A special study of how towns and cities have developed during the past century has revealed Warrington as the top town in Britain for economic growth.
One of the key factors for Warrington's success revealed by the first ever analysis of how urban Britain has evolved since the turn of the twentieth century, was receiving new town status.
The ‘Cities Outlook 1901’ report is the product of a research project by the think tank Centre for Cities. It captures how life in large towns and cities has changed for the people living there.
It uses census data to understand the economic stories of cities in 1901 and compares how they have progressed across measures like population, employment, and wages to understand how some cities have become more successful than others.
One of the reasons identified for Warrington’s strength is its new town status. A key element of that programme was investment in infrastructure; roads, railways and homes, which has enabled movement of skilled workers between neighbouring cities and regions.
Cllr Terry O’Neill, (pictured right) leader of Warrington Borough Council said: “Warrington is an excellent place to do business. Our infrastructure and transport links are the cornerstone of our success but our people and their skills are really the key. Year after year Warrington continues to grow and I believe this will continue to be the case for many years to come.” Alexandra Jones, Chief Executive of Centre for Cities said, “Cities Outlook 1901 provides a unique window through which to observe how far our cities have come since the turn of the twentieth century. History tells us that failure to invest in city economies has long term effects for the UK economy.”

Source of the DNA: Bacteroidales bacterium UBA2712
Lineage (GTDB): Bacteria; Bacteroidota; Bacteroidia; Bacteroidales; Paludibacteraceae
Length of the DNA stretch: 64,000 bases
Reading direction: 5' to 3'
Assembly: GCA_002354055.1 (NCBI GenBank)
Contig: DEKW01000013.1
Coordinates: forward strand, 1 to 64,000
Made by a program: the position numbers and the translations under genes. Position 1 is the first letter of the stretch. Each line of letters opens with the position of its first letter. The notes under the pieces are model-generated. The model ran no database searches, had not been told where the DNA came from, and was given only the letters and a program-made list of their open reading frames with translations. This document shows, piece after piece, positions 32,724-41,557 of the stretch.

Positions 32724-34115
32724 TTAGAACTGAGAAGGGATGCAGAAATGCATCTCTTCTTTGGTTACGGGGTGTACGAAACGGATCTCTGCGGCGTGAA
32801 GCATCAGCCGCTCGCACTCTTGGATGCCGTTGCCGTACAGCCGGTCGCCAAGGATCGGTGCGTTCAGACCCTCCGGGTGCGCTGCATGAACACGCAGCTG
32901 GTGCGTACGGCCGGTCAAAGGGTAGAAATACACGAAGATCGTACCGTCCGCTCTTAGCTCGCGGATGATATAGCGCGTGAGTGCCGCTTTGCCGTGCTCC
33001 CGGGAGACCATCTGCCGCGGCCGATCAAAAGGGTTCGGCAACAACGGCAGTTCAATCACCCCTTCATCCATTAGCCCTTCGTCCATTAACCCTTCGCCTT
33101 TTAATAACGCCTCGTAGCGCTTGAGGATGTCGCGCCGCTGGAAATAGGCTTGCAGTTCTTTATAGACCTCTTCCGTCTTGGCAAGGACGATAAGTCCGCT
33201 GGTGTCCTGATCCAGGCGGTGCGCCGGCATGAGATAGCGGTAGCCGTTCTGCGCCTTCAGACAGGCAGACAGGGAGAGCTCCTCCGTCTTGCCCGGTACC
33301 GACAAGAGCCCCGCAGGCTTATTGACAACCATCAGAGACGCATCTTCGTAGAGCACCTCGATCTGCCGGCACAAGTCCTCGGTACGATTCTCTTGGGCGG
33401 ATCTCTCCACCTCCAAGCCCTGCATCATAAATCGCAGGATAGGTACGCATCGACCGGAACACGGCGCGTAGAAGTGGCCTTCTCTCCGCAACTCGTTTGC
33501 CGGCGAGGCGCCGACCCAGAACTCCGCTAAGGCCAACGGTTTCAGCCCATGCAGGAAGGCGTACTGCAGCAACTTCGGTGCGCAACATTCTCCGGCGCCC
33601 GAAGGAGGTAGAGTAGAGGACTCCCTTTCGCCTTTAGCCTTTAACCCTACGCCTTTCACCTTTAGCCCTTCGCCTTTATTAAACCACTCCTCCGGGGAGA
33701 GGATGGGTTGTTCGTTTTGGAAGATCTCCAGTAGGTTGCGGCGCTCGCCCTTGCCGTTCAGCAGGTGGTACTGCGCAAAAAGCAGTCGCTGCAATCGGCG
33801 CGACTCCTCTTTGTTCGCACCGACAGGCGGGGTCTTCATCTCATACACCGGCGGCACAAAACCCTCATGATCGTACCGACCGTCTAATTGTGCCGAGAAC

Welcoming the news Colin Daniels, (pictured left) Chief Executive of the Warrington Chamber of Commerce said: "Warrington’s continuing success is due to its location, excellent transport links and with skills of NVQ Level 4 and above significantly higher than both the North West and England averages as a whole since becoming a university town in 2005."
The Centre for Cities uses the Department for Communities and Local Government Primary Urban Area (PUA) definition of a city for the English urban areas included in cities Outlook 2012. Primary Urban Areas are an aggregate of local authorities that make up the ‘built-up’ area of a city, defined as having a population of 125,000 or more.

The following tables show which cities saw the greatest positive change on the Cities Outlook indicator from 1901 to 2011 and which cities saw the reverse. The index is compiled by measuring the economic performance of cities across various indicators:

 

PUA

Index 1901

Index  2011

Change

Warrington

12.5

82.1

69.6

Preston

7.1

67.8

60.7

Swindon

3.5

60.7

57.2

Norwich

28.5

75

46.5

 

PUA

Index  1901

Index  2011

Change

Grimsby

62.5

12.5

-50

Liverpool

71.4

19.6

-51.8

Bradford

78.5

23.2

-55.3

Hastings

94.6

28.5

-66.1